This month, composer Henry Mancini will be honored on a U.S. postage stamp to celebrate his 40-year career of writing music for the movies.
For decades, he was the leading composer of film scores, earning 20 Grammy awards and four Oscars.
From Charade to Breakfast at Tiffany's, Henry Mancini wrote music for some of Hollywood's leading movies.
He also wrote for the small screen, composing the score, for example, for television detective Peter Gunn.
But his compositions for films will be best remembered. Some, like Days of Wine and Roses, became classics in their own right.
Henry Mancini died of pancreatic cancer 10 years ago, but his widow, Ginny, says he lives on through music.
Mrs. Mancini was a singer named Ginny O'Connor when she met him soon after he left the army in 1946.
She was looking for a job. She had just left a group called the Mel-Tones, whose members did backup vocals for popular singer Mel Torme.
"So when the vocal group disbanded, I went to an audition for Tex Beneke, who was looking for a lead singer at the time, and who should be playing for my audition but a young 22-year-old tall handsome Italian by the name of Henry Mancini," she said.
And the rest, as they say, is history. The two married and settled in Los Angeles. In 1952, the struggling young composer joined the Universal Studios music department. He later left to work on his own and would write the scores for more than 100 movies.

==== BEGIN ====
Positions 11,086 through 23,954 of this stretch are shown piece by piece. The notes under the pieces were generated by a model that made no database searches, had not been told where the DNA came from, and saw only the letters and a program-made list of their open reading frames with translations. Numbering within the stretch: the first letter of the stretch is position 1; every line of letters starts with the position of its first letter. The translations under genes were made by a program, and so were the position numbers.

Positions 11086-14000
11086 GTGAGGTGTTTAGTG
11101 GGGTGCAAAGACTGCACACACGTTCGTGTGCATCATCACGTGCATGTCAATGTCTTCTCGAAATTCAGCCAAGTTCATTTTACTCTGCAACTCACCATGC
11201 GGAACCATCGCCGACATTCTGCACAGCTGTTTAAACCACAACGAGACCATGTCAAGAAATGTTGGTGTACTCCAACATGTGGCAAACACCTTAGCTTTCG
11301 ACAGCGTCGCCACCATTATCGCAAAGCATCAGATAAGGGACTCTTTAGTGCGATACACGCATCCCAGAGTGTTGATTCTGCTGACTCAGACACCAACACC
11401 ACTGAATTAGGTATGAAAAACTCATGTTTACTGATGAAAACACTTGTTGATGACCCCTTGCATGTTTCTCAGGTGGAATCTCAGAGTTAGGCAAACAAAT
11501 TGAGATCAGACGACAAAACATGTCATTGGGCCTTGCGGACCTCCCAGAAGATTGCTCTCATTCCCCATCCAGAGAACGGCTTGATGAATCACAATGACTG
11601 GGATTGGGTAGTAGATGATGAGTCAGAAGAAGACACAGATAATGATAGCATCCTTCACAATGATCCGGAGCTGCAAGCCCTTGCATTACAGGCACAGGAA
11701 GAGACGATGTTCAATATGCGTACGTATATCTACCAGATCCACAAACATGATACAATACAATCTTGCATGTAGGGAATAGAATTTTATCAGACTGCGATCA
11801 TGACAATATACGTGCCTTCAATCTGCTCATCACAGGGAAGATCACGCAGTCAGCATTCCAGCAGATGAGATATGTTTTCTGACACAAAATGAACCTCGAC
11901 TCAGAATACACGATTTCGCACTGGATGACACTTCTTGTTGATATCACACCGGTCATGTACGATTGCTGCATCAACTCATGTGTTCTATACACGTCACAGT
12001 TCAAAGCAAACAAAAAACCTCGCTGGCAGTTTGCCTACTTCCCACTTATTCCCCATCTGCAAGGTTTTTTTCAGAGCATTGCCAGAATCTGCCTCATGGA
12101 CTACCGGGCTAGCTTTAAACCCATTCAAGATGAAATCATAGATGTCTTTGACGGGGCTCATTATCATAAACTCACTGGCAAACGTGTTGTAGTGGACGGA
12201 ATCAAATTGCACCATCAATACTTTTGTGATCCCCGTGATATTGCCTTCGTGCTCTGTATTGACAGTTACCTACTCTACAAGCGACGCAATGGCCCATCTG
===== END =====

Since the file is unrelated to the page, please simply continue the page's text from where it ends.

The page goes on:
"He really did want to write for film, and he loved putting music to the images on the screen and bring the film to life," said Ginny Mancini.
The new Henry Mancini stamp features an image of the composer with a list of some of the major films he scored. In the corner is the cartoon image of the Pink Panther, which was seen in the opening sequence of the 1964 comedy of the same name.
"The image is a wonderful image of him in a conducting mode, and not at all formal," said Ginny Mancini. "He was a fun, informal kind of guy, and the artist's rendering really captured the essence of Henry Mancini, and his cool and his youthful spirit."
Ginny Mancini says she wants to make a statement as the U.S. postal service honors her late husband.
"I want to make a statement for music education in our schools with this stamp," she said. "I want to promote music and arts education as much as I can, using the stamp as an example, because had he not had music in school, he never would have ended up on a postage stamp."
Mrs. Mancini also wants to publicize a training program for young musicians that keeps alive her husband's legacy. Called the Mancini Institute, it brings together musicians with industry leaders for seminars and practice every summer. She says the program carries on her husband's work.
"He was a great music mentor to young people and he related to young musicians in a very wonderful way and inspired them," she said. "I just think his legacy will live on, and certainly Moon River will be here long after we're all gone, I think."
Henry Mancini would have been 80 on April 16, when the U.S. postal service will honor him with a new U.S. postage stamp.